May 20, 2020

US Arts and Culture Sector Projected to Lose $6.8 Billion

The Metropolitan Museum of Art, New York Photo: Lauren Cavalli.

NEW YORK—A new report published by Southern Methodist University’s DataArts center and the data consulting firm TRG Arts estimates that the net effect of the Covid-19 pandemic on the United States’s nonprofit cultural sector will be a deficit of $6.8 billion, or the equivalent of 26 percent of the average operating expenses of the arts organization over the course of one year. The study draws from the activity of roughly 35,000 nonprofits with annual budgets surpassing $50,000 and incorporates information about closures, layoffs, and impact reports. The estimates also hinge upon organizations reopening by October 1, 2020.

The arts and culture industry, according to data from the National Endowment for the Arts, comprises 4.5 percent of the US’s GDP. In March, the American Alliance of Museums predicted the permanent closure of nearly a third of the nation’s museums if the lockdown continued for more than a couple months. On average—and in a healthy economy—arts organizations typically hold less than two months’ worth of capital to sustain their expenses without incoming revenue.

“The field of nonprofit arts and culture is unlikely to return to its pre-Covid state for the foreseeable future, if ever,” reads the paper, coauthored by Zannie Voss, SMU DataArts director, and Jill Robinson, CEO of TRG. “‘Business as usual’ will mean something different.”

It continues: “Those that headed into the crisis with relatively lower fixed costs, adaptive capabilities, cash reserves, strong community ties, and a solid store of relational capital with a base of repeat customers and funders have greater odds of not only surviving, but reviving . . . On a practical level, myriad research studies regarding consumer confidence put travel at the bottom of the recovery, suggesting that local audiences, local talent, indeed, the local supply chain will reign supreme.”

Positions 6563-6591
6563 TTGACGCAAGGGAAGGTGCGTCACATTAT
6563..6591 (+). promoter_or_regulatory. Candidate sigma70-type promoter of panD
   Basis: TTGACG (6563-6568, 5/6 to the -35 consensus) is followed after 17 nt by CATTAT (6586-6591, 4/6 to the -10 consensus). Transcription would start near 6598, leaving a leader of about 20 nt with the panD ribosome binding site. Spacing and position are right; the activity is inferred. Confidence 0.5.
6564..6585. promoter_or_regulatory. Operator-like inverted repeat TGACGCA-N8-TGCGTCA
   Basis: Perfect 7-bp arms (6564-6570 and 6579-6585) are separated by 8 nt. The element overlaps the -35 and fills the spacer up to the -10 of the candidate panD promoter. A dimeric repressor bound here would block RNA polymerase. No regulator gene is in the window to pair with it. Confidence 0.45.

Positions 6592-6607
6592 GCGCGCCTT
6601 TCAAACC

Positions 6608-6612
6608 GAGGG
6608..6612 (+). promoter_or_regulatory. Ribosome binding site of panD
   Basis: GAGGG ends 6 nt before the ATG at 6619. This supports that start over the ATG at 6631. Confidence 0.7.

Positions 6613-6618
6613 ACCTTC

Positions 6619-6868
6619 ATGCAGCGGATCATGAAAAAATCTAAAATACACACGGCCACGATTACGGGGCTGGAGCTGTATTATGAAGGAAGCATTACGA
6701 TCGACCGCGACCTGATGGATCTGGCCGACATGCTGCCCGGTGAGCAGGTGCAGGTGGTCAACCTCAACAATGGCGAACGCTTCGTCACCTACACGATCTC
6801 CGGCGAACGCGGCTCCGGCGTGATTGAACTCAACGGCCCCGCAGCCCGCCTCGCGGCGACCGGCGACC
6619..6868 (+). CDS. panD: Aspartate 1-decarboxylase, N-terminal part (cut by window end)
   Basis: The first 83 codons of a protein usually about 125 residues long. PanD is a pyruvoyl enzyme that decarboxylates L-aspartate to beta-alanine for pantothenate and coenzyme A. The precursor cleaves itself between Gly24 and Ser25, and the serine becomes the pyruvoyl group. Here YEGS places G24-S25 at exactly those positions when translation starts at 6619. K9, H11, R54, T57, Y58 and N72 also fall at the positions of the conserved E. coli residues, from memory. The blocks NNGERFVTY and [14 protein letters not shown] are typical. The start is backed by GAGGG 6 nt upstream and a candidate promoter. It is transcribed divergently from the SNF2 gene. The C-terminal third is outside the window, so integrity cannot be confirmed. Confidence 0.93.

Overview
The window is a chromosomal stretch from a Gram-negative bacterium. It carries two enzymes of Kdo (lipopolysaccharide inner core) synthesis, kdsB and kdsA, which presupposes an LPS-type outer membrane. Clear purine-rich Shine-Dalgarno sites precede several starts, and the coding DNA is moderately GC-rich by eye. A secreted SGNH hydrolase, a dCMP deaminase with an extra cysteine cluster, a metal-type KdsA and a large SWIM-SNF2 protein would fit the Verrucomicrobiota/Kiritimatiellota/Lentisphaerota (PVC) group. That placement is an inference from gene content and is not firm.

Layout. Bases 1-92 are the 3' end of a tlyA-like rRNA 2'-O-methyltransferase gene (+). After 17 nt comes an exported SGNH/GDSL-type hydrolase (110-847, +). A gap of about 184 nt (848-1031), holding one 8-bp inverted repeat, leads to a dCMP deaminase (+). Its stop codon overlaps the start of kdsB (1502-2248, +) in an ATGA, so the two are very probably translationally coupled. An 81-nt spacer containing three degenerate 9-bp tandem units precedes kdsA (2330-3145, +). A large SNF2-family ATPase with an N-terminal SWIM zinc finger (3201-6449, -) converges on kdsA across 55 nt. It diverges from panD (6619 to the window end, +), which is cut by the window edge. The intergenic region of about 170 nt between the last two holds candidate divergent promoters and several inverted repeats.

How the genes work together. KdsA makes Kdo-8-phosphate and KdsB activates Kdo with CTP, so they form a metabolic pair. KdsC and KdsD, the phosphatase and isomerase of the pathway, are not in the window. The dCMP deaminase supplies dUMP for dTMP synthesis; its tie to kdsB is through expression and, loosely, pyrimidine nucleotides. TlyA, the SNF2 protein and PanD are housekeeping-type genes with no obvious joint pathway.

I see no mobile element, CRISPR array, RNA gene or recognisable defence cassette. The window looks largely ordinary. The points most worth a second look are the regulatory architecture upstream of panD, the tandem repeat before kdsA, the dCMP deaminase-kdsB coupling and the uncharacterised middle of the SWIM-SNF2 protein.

The projected losses—compiled from member surveys of the Theatre Communications Group, Association of Art Museum Directors, Association of Performing Arts Professionals, the League of American Orchestras, Chamber Music America, the International Association of Blacks in Dance, and First Peoples Fund, with assistance from the Andrew W. Mellon Foundation—are likely to be compounded by reduced public arts funding as austerity measures are adopted on both the federal and local levels of government.

“We haven’t even begun to see the ramifications on city or state budgets and the hard decisions that are going to have to be made as a result of that,” added Voss.

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